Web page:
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The Raspberry Reich (#110 of 2)

Radical Chic: Madonna Unveils Short Film secretprojectrevolution

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Radical Chic: Madonna Unveils Short Film <em>secretprojectrevolution</em>
Radical Chic: Madonna Unveils Short Film <em>secretprojectrevolution</em>

In his 2004 film The Raspberry Reich, Bruce LaBruce declares that “Madonna is counter-revolutionary.” Of course, it’s one of many parodies of political sloganeering in the film; in the real world, the impact of the pop-diva doyenne’s work, particularly in terms of post-feminist sexual agency, is unmistakable. Notably, Madonna’s American Life album—which dropped a year before The Raspberry Reich and finds the singer posing on the cover like a cross between Che Guevara and Patty Hearst, two revolutionary icons who figure prominently in the film—proved that Madonna’s politics are best delivered with tongue in cheek. When she’s ventured beyond sexual politics (or, say, the Catholic church, her qualms with which are ultimately about sex and gender anyway), she’s stumbled perilously close to the brand of radical chic LaBruce satirizes in his film.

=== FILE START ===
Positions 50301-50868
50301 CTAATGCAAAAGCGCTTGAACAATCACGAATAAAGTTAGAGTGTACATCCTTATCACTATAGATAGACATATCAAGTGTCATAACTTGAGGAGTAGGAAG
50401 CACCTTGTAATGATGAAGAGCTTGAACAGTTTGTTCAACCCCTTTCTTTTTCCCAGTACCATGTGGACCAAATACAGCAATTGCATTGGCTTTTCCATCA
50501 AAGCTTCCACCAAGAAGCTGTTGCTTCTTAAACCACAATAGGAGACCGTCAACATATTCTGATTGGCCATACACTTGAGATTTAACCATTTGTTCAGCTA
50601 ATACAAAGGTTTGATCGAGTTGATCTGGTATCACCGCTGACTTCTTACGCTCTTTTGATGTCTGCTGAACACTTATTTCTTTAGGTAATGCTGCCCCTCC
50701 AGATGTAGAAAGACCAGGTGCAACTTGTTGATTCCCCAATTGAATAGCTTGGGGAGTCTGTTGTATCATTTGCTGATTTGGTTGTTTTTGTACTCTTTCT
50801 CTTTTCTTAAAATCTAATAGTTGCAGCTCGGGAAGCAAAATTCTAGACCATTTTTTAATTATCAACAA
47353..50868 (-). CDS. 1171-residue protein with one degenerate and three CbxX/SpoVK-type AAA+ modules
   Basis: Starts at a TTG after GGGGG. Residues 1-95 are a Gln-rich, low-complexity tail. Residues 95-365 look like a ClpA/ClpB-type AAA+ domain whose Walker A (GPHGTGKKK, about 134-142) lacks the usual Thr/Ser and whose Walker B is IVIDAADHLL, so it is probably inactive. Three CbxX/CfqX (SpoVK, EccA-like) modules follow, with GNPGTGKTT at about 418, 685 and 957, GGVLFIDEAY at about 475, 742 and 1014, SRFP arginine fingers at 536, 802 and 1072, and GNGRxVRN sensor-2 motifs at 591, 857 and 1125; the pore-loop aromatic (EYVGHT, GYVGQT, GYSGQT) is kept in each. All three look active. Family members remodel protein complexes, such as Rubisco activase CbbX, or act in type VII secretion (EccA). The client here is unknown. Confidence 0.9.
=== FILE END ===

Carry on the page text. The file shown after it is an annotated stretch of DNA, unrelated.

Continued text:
50 Essential LGBT Films

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50 Essential LGBT Films
50 Essential LGBT Films

You’ve sported a red equal sign on Facebook, watched Nancy Pelosi show Michele Bachmann her politically correct middle finger, and read some of those other lists that have compiled lesbian, gay, bisexual, and transgender (LGBT) films, hailing usual suspects like High Art and Brokeback Mountain as gay equivalents of Vertigo (oh, don’t Citizen Kane me; we’re talking regime upheaval here). Now, as you continue to celebrate the crushing of DOMA and Prop 8 (and toss some extra confetti for Pride Month while you’re at it), peruse Slant’s own list of LGBT movies you owe it to yourself to see. Curated by co-founder and film editor Ed Gonzalez, this 50-wide roster is a singular trove of queer-themed gems and classics, spanning the past eight decades and reflecting artists as diverse as Kenneth Anger, Derek Jarman, and Rainer Werner Fassbinder. You won’t find The Birdcage among our ranks, but you will find Paul Morrissey’s Trash, Ira Sach’s The Delta, David Lynch’s Mulholland Drive, and Céline Sciamma’s Tomboy. Consider the list a hat tip to what’s shaped up to be a banner LGBT year, particularly on screen, with lesbian romance Blue Is the Warmest Color taking top honors at Cannes, and Xavier Dolan releasing the masterful Laurence Anyways, which also made our cut. R. Kurt Osenlund